Owls are not talked much about, obviously they are not fancied as much as Rhinos or Tigers. But the thing is, owls are facing similar danger of extinction (at least few larger species are). In Nepal owls face extra threats because of cultural belief. A neck ring made of owl bones is thought to chase evil spirits away, giving incentive to kill owls. The smaller owls are considered helpful as they prey on mice and harmful insects and thus are less likely to be killed. However, the large owls are considered to be harbingers of death, which may help explain why the four endangered owl species are the larger birds. Owls are also facing danger because of habitat loss. I used to spot owls even in Kathmandu, but it’s a very rare sight now.

Photo credit: Back to Earth - Art works

Sunday, April 8, 2012

Middlesex by Jeffrey Eugenides

MiddlesexMiddlesex by Jeffrey Eugenides
My rating: 5 of 5 stars

I have mixed feelings after reading this book.

This story is not just about Cal Stephenides, a hermaphrodite - a man who grew up as a girl before discovering his identity - but this book is so much more. Cal also known as Calliope when he was a girl, is the protagonist who narrates the story of how he came into being what he is today by recounting stories of his grandparents and his parents. He traces through generations of his family to explain his condition which happened through in-breeding of his ancestors that led to a genetic mutation producing an abnormal gene and 'him – the hermaphrodite'.

What was very uncomfortable for me to read in this book was the relationship between Desdemona and Lefty, siblings who fall in love and marry each other. The incestuous relationship described in this book was difficult for me to accept. Another unpleasant read in this book was the sexual tension described -what calliope felt for the obscure object was depicted nicely but the fact that they were still kids was hard to process - these 13 - 14 year old children erotic descriptions was a bit pedophilic.

All in all, the story is really beautifully written and it is difficult to put this book down. I love how through this book we can trace the history of not just a family but the world itself – from Turkish wars to Michigan race riots and how a family survives so many difficulties coming from Greece to a foreign land America and trying to fit in.

The book exposes you to a lot of issues that might be a bit sour to taste like incest, third-gender, slavery, revenge etc.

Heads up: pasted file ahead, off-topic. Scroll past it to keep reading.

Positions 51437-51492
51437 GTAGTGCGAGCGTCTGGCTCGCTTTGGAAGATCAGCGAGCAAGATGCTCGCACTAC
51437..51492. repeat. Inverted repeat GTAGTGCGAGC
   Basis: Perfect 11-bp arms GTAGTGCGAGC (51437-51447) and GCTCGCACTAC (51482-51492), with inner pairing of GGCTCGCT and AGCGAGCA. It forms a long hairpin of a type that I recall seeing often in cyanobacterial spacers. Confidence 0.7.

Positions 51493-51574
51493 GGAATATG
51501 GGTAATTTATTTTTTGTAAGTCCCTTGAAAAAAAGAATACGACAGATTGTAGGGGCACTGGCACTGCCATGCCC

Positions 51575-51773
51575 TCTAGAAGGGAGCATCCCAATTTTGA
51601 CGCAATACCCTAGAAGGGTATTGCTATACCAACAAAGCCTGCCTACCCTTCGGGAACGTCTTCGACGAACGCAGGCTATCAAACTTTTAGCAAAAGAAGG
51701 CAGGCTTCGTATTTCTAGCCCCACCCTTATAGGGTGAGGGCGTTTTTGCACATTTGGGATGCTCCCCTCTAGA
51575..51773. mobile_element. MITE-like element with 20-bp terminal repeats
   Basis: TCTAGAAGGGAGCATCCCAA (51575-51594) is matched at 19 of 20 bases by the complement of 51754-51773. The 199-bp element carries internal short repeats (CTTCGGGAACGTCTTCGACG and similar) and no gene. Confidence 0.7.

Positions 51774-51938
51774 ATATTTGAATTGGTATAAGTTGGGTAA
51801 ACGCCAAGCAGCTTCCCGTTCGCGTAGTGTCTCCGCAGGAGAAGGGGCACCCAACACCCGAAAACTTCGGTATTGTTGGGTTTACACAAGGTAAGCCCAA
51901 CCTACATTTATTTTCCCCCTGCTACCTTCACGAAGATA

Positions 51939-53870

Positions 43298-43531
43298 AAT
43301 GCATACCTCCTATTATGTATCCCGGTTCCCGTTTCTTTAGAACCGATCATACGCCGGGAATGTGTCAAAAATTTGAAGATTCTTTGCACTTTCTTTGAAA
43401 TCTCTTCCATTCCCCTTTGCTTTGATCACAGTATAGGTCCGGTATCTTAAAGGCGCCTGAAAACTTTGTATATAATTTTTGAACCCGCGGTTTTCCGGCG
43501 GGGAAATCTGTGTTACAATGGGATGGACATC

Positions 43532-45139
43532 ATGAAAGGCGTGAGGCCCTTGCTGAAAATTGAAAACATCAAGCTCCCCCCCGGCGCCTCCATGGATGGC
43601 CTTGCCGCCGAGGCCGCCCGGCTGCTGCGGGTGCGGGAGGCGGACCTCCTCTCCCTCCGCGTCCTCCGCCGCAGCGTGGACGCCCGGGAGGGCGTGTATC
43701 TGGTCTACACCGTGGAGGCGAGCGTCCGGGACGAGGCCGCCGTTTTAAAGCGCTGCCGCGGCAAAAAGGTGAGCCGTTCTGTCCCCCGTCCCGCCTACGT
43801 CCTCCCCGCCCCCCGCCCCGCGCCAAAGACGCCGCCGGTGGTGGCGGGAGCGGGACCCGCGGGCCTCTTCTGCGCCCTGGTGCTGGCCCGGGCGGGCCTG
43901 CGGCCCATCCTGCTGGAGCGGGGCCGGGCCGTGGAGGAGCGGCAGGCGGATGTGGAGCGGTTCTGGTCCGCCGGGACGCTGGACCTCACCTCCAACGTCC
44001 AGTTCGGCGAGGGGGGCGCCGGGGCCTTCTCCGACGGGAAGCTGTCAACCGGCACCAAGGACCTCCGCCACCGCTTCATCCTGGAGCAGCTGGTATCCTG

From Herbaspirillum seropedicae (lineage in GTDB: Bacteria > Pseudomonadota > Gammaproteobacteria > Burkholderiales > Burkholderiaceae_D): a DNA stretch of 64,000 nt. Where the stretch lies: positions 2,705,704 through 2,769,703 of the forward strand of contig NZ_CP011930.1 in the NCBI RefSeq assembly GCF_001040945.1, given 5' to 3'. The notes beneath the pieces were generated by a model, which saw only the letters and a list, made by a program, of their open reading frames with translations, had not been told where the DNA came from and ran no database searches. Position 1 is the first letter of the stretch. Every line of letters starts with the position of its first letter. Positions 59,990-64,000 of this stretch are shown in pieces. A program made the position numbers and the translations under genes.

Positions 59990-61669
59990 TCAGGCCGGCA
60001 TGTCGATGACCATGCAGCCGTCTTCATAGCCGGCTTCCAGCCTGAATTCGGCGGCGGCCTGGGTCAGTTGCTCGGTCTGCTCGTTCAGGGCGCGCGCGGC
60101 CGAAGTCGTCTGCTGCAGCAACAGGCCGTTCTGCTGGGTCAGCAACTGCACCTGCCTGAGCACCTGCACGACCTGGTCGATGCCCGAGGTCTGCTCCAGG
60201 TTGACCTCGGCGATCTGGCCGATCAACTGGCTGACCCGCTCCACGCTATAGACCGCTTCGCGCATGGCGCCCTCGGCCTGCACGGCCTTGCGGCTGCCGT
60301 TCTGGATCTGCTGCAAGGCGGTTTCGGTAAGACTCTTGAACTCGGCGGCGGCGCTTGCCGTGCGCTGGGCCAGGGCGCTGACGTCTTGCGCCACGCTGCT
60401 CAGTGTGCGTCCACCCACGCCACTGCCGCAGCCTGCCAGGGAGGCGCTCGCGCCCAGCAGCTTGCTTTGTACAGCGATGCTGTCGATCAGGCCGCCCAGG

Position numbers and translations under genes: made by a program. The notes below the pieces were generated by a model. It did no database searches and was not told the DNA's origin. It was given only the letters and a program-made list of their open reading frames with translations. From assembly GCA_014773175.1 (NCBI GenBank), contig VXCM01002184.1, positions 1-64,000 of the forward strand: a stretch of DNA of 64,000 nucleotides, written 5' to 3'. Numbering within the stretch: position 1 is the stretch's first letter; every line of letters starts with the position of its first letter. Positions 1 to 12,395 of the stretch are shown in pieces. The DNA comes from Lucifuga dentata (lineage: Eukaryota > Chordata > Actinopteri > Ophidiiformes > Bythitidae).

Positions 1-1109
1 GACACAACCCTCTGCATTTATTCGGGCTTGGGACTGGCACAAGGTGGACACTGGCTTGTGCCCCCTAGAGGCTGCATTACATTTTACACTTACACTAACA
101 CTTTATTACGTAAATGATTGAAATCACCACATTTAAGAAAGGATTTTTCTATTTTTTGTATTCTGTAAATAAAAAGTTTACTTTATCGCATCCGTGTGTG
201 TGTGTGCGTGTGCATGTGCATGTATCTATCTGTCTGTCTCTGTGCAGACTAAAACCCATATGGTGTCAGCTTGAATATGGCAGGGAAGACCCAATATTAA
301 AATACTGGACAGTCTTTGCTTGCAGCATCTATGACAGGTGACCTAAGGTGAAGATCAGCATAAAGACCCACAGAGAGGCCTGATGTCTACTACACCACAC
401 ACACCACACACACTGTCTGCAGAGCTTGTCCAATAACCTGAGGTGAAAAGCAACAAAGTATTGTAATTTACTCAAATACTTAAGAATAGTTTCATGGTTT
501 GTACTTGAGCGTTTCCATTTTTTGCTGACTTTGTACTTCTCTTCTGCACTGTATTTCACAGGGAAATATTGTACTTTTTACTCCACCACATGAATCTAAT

The story ends with a melancholy note and it sort of reminded me of my own childhood, my parents – their struggle and the beautiful memories of the places and relationships I have left behind.

I recommend this to everyone and those from old school to keep your mind open!!

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Sunday, March 18, 2012

My Take: Catch 22 by Joseph Heller

I always heard about this great classic but never got around reading it until recently.

As a kid I remember my father reading a lot of books. He would proudly say 'I know the English I know today because I read books". He always encouraged us to read books and no wonder, all of us - five sisters - are very fond of books. I thank my father for inspiring me to have love towards great writers and great books.  I grew admiring his huge bookshelf stacked will all the classics like Tolstoy, Dostoyevsky, Kafka, Bronte, Shakespeare, Twain and so on. I really looked forward to reading them and attempted quite a few as well when in school.

There was something about reading the same book read by my father. It was a special feeling . I would admire the lines he'd underlined and try to put myself in his shoe and think about what he must have thought when he read that particular part. I would notice the dates he'd scribbled in the front and the place he'd purchased the book and try to figure out his age when he read it.

One time while I was trying to find books with lot of pictures, I stumbled upon a copy of Catch 22. What attracted me was the big 22 number in the front. While I flipped over though I did not find any pictures inside I found a comment written by my father about the book which struck me. I never got around reading it as a kid because I did not understand anything. It however, held a special place in my heart because I knew it had made an impression on my father.